Thoughts on the Journey of a Cancer Patient
Received an email from a patient with what sounds like metastatic esophageal cancer. He wrote me after reading my caringbridge page. I am including an edited excerpt from my emailed reply, as a glimpse into my thoughts as a cancer patient. Thoughts that I have been trying to put to paper for some time now. Thoughts that hopefully can encourage other cancer patients that stumble on to this blog.
'My personal thoughts are that if we (as cancer patients) are able to overcome the negativity of a cancer diagnosis, and continue to live (and for some even die) with grace and dignity, we will have already won the victory against cancer. Some journeys with cancer will be longer, and others short, but what matters most is how we walk that journey. That journey need not be filled with angst, bitterness, 'why me' questions, denial, rage, depression, or even in some cases an unrealistic pursuit of a cure/long life. We should not allow fear of the dreaded 'C' word to dictate how we live our lives. Rather, that journey, no matter how long or short, can be a path filled with courage, acceptance, love, hope, faith, peace, joy, fellowship, serenity, a sense of purpose, grace and dignity. We and our loved ones did not choose to be 'afflicted' with cancer, but we have a choice of how we deal and cope with this difficult diagnosis. I pray that God will grant us the courage to choose our paths wisely, the hope to live a meaningful/purposeful life, and the inner strength to live (and die) with dignity.
My life took an interesting turn on Oct 19, 2007 when I was diagnosed with metastatic esophageal cancer. How roles have changed... A week prior, I was a fellow in Hematology / Medical Oncology seeing patients with cancer. Today, I myself have become a 29 year-old cancer patient.
I first noticed some mild dysphagia, always with dry food. I didn't make much of it, but did take some OTC proton pump inhibitors which seemed to help with the symptoms. A few weeks later I noticed an enlarged Virchow's node (Left supraclavicular node). I saw a hematologist/oncologist at work who subsequently referred me to an ENT surgeon who performed a needle biopsy on the spot. Things moved quickly from then. I got the preliminary pathology results showing a high-grade carcinoma later in the afternoon. We decided on proceeding with a PET/CT which was done 2 days later. This showed a Gastro-Esophageal (GE) junction mass with metastatic regional and distant lymph nodes (Left supraclavicular). The following day, I had a EGD/EUS for the definitive diagnosis. This showed a partially obstructing grade 4 adenocarcinoma of the GE junction.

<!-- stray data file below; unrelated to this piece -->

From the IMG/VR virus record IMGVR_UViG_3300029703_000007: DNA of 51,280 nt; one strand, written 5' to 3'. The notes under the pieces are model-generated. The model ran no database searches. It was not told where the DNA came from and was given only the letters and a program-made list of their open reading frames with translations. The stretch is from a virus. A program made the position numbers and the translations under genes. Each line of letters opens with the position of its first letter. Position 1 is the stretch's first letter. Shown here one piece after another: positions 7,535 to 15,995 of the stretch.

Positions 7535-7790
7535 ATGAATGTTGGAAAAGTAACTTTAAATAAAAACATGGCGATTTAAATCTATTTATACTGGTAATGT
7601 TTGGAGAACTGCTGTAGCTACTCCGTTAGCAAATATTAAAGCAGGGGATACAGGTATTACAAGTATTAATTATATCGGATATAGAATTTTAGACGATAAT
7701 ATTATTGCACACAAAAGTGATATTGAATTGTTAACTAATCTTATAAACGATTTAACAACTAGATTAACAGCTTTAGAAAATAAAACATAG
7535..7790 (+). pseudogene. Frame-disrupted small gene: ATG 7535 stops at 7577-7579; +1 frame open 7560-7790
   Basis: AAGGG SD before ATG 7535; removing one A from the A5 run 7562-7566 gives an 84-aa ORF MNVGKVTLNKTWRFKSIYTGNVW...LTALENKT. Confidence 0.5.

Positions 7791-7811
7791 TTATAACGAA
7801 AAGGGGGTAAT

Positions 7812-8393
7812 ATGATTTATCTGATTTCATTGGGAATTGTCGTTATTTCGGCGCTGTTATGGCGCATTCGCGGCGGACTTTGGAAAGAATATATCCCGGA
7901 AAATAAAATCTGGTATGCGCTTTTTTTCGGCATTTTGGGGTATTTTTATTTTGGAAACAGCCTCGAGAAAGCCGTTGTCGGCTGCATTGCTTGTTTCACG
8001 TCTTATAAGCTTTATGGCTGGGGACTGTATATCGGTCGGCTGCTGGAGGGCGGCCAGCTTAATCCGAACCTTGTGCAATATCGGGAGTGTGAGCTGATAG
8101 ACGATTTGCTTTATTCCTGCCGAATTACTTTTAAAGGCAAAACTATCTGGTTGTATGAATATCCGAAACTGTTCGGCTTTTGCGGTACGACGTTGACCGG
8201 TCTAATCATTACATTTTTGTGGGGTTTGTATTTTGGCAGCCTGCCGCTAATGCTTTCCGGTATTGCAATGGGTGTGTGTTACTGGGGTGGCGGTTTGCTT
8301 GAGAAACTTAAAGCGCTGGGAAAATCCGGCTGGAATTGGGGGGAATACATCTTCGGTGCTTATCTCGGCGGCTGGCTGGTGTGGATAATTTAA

Met with a Medical Oncologist, a Radiation Oncologist and a Thoracic Surgeon. As the cancer has metastasized to a distant lymph node, we decided to start on chemotherapy first. The chemo regimen is EOX (Epirubicin, Oxaliplatin and Xeloda) every 3 weeks, Xeloda is given as pills twice daily. The plan is to get a few cycles of chemo, if there is a good response with no further spread of the cancer, one would then consider chemo/radiation followed possibly by surgery.
I am currently on my 3rd cycle of chemotherapy. My journey with cancer will be chronicled on www.caringbridge.org/visit/towshungtan
This blog will likely be inactive for now. For now, I have stopped seeing patients and is currently on 'research'.
I was interested to learn that the American Academy of Pediatrics has issued a policy encouraging parents to donate their newborn's cord blood to public cord banks (Pediatrics. 2007;119:165-170).
Finally, a coherent and sensible policy by a well-respected organization. One of my pet-peeves has been the shameless exploitation of new parents by Private Cord Banks. These for-profit companies make profit off the fear of these parents during an emotionally vulnerable time. Which new parent wouldn't be fearful of a potentially fatal disease that could strike their precious child, regardless of the actual likelihood of that disease being one that would benefit from stored cord stem cells.
These private cord banks market their services as an insurance policy in the event that the child could need it in the future. That to me is like paying expensive insurance to cover one's child from the unlikely event of getting struck by lightning. I am sure the Private Cord Banks never let out the dirty little secret that they almost never have to retrive stored cord blood.
A more rational approach would be to store as many newborn's cords as possible in public cord banks, in order to benefit as many people as possible. Obviously this brings up the issue of who would then pay the cost of storing these cord blood. Hopefully with better technology and increased volume, the actual cost would decrease. There are already public cord banks scattered around the US. Maybe one day, Malaysia will have a National Public Cord Bank Foundation to champion its cause.
Was reading TIME magazine when I came across an interesting article titled 'Doctors without Dollars'
. The author writes about a number of his doctor friends who had left medicine for greener pastures here in the US.
From selling 'magnetized' water to body hair removal, doctors in the US are leaving medical practice for more lucrative fields.